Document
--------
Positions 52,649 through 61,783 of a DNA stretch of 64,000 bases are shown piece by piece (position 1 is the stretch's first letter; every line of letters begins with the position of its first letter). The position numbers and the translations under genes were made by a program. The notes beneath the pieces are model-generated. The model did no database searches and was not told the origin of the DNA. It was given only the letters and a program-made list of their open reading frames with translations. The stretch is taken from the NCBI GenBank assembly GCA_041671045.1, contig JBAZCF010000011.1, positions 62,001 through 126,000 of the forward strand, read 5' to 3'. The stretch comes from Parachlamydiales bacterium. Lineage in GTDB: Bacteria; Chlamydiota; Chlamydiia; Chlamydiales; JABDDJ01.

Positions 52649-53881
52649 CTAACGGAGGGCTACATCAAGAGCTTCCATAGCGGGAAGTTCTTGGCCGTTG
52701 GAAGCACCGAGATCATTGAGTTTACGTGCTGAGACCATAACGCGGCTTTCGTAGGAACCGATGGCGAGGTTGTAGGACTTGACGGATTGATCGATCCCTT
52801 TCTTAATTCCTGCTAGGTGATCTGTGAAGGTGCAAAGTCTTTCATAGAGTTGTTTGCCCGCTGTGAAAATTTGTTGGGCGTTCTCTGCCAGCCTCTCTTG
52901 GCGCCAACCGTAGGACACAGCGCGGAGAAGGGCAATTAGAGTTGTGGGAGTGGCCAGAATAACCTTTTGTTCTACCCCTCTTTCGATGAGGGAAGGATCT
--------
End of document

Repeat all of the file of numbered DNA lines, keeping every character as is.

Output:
Positions 52,649 through 61,783 of a DNA stretch of 64,000 bases are shown piece by piece (position 1 is the stretch's first letter; every line of letters begins with the position of its first letter). The position numbers and the translations under genes were made by a program. The notes beneath the pieces are model-generated. The model did no database searches and was not told the origin of the DNA. It was given only the letters and a program-made list of their open reading frames with translations. The stretch is taken from the NCBI GenBank assembly GCA_041671045.1, contig JBAZCF010000011.1, positions 62,001 through 126,000 of the forward strand, read 5' to 3'. The stretch comes from Parachlamydiales bacterium. Lineage in GTDB: Bacteria; Chlamydiota; Chlamydiia; Chlamydiales; JABDDJ01.

Positions 52649-53881
52649 CTAACGGAGGGCTACATCAAGAGCTTCCATAGCGGGAAGTTCTTGGCCGTTG
52701 GAAGCACCGAGATCATTGAGTTTACGTGCTGAGACCATAACGCGGCTTTCGTAGGAACCGATGGCGAGGTTGTAGGACTTGACGGATTGATCGATCCCTT
52801 TCTTAATTCCTGCTAGGTGATCTGTGAAGGTGCAAAGTCTTTCATAGAGTTGTTTGCCCGCTGTGAAAATTTGTTGGGCGTTCTCTGCCAGCCTCTCTTG
52901 GCGCCAACCGTAGGACACAGCGCGGAGAAGGGCAATTAGAGTTGTGGGAGTGGCCAGAATAACCTTTTGTTCTACCCCTCTTTCGATGAGGGAAGGATCT